Review: The Adventures of The Mad Tsar

Three stories revolving around the “Mad Tsar” of Russia as he attempts to bring peace and reform to his people and land.

Originally publishing in France in three volumes, The Adventures of the Mad Tsar is now collected in one graphic novel.

Story: Tarek
Art: Lionel Chouin
Translation: Andrew Benteau

Get your copy now! To find a comic shop near you, visit http://www.comicshoplocator.com or call 1-888-comicbook or digitally and online with the links below.

Amazon
comiXology
Kindle
Black Panel Press

Black Panel Press provided Graphic Policy with a FREE copy for review
This post contains affiliate links, which means that if you click on one of the product links and make a purchase, we’ll receive a percentage of the sale. Graphic Policy does purchase items from this site. Making purchases through these links helps support the site

Review: The Man in the Painter’s Room

A graphic novel by Jamison Odone, The Man in the Painter’s Room focuses on the end of Vincent Van Gogh’s life as he lived at the Auberge Ravoux inn. There he attempted to find peace while creating over 75 works of art in just three months.

Based on the first-hand account of Adeline Ravous, the innkeeper’s daughter, The Man in the Painter’s Room is an interesting exploration of a person finding beauty in the world while struggling with the darkness within.

Story: Jamison Odone
Art: Jamison Odone

Get your copy now!

Black Panel Press
Amazon
Kindle

Black Panel Press provided Graphic Policy with a FREE copy for review
This post contains affiliate links, which means that if you click on one of the product links and make a purchase, we’ll receive a percentage of the sale. Graphic Policy does purchase items from this site. Making purchases through these links helps support the site

Review: The Corsair

The Corsair

Starz Network has had some shows that have more than captured the public’s attention. The recently concluded Power has made the network a destination for prestige shows. Then there is the period drama, Da Vinci’s Demons which told a rather blustery vision of the tortured genius. Then there are the three adaptations of Philippa Gregory’s books which recounts famous historical events in England through the eyes of the prominent female royals that occupied those courts.

My favorite show of all time from the network is Black Sails. The show sought to tell the story of an island where a good number of history’s most famous pirates converged to war against each other and eventually to join each other in a world that sought to wipe out their existence. It was true light to the many names that ran through history but also to show they became immortal in the eyes of the readers of swashbuckling tales. In the graphic novel, The Corsair, we find another sea tale, one in which this crew of pirates with a mix of the mystical, search for the treasure of one Captain “Calico Jack” Rackham.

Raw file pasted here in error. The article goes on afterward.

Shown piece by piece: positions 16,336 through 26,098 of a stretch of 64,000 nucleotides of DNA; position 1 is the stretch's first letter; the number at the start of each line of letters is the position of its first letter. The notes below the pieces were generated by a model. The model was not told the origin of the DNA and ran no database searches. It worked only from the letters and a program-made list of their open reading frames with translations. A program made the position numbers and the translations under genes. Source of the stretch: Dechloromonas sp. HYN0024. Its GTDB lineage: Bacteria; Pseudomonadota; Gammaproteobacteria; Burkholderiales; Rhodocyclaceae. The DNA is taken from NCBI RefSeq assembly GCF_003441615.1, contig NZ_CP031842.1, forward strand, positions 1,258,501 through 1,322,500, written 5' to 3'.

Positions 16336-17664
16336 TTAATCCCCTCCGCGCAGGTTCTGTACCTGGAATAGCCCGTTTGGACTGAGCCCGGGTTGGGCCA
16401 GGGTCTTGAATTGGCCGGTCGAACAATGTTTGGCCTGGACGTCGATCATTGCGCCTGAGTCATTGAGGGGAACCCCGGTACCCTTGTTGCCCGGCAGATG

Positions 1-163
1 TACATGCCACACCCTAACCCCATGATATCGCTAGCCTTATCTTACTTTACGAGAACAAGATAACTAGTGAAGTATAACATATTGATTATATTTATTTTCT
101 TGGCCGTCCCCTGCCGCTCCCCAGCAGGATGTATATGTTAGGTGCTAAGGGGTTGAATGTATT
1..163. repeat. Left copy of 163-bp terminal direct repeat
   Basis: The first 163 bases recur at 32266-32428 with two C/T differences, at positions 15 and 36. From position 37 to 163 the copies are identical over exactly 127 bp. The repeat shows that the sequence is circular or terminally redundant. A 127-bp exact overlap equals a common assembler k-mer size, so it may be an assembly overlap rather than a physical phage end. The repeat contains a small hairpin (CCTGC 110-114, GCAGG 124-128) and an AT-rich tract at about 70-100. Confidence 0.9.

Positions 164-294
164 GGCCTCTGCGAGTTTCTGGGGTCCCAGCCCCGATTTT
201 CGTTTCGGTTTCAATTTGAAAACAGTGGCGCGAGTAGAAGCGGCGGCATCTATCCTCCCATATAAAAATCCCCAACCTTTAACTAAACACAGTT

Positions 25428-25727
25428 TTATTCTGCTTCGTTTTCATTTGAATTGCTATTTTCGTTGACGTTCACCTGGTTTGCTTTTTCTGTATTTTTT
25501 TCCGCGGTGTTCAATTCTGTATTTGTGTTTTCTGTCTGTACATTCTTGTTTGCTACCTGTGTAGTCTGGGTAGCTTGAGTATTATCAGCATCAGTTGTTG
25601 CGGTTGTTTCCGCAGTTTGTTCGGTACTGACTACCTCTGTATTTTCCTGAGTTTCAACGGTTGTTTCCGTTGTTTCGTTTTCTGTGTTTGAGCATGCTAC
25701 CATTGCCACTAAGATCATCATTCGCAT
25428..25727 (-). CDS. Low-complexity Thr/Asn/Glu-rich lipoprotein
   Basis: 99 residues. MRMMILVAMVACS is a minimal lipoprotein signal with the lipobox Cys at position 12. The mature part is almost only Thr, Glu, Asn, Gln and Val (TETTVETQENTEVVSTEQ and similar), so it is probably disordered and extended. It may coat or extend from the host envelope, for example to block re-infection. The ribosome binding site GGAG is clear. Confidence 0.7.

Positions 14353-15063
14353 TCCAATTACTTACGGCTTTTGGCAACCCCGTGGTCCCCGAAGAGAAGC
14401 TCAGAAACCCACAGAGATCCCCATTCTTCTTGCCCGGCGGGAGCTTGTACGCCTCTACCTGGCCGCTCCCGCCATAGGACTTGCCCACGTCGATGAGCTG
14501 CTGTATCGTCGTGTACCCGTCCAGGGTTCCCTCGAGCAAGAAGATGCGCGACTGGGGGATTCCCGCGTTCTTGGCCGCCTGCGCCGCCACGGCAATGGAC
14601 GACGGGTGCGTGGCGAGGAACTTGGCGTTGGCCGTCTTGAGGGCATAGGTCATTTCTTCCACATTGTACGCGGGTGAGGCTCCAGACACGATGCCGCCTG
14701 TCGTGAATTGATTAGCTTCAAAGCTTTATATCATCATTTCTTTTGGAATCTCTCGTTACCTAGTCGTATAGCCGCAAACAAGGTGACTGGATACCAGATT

In these times of peace with the treacherous Albion, an incredible event will upset the monotonous routine of the King of France’s corsairs.

A veritable genie, distant cousin of Aladdin’s genie from ‘1001 Nights’, offers them three wishes. These expert pirates fall into a series of adventures which will make them cross the southern seas in the search of The Treasure of Rackham The Cruel.

In his direct and bright painting style, artist Vincent Pompetti brings an epic breath to this story of pirates imagined by wrier Tarek.

The story is one of adventure and mysticism mixing on familiar pirate tropes with those of wishes granted be genies. It’s a mix of genres you don’t see too often and delivers an exciting swashbuckling tale on the high seas.

Overall, The Corsair is an exciting tale that gives me echoes of Black Sails with a bit of Aladdin. That combination makes this graphic novel more than seaworthy. The story by Tarek is more true to life of what the pirates went through than the tall tales that inhabit the genre. The art by Pompetti is incredibly beautiful. Altogether, a tale which is clever, well developed, and has me rearing to watching a rerun of Black Sails.

Story: Tarek Translation: Andrew Benteau Art: Vincent Pompetti
Story: 10 Art: 9.6 Overall: 9.7 Recommendation: Buy